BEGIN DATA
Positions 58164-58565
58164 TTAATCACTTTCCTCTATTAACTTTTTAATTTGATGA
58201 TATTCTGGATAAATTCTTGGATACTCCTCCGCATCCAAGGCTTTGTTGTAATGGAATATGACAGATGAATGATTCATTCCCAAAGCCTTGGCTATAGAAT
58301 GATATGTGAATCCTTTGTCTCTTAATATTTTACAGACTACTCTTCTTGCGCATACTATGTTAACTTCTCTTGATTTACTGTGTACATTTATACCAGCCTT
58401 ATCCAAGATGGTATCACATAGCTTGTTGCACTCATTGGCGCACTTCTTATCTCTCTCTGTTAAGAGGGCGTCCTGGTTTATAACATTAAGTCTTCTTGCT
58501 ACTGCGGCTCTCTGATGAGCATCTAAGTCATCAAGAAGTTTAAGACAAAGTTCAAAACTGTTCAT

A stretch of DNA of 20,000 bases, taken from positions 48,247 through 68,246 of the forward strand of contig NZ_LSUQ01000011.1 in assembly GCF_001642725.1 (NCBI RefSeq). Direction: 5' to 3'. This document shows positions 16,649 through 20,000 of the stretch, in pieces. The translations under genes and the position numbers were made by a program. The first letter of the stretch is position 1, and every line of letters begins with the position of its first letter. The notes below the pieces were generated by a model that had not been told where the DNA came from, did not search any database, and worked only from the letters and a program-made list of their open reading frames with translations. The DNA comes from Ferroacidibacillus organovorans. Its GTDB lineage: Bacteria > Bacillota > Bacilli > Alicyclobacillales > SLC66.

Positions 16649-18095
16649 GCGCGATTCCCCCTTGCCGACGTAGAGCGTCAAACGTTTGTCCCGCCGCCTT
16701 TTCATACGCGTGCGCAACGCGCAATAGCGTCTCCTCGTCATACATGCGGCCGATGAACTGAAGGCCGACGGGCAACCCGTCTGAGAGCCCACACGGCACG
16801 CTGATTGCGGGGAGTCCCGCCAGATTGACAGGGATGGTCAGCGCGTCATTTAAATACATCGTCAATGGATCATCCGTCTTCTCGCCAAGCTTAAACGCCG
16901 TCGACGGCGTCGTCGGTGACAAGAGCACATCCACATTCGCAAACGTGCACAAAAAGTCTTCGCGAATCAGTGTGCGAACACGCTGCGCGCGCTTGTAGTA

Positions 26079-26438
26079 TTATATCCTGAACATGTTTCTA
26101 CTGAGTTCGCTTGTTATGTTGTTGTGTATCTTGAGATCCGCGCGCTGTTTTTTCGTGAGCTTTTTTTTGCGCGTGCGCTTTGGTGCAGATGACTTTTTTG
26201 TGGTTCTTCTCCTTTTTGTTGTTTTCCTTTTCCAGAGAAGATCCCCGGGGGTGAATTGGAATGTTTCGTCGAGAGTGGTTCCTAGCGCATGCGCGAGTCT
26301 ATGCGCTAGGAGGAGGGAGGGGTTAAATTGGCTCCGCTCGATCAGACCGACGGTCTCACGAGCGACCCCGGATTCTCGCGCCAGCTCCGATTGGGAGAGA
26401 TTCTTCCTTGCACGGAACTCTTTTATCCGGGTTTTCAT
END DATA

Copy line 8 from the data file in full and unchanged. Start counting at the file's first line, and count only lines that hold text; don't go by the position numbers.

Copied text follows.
Positions 16649-18095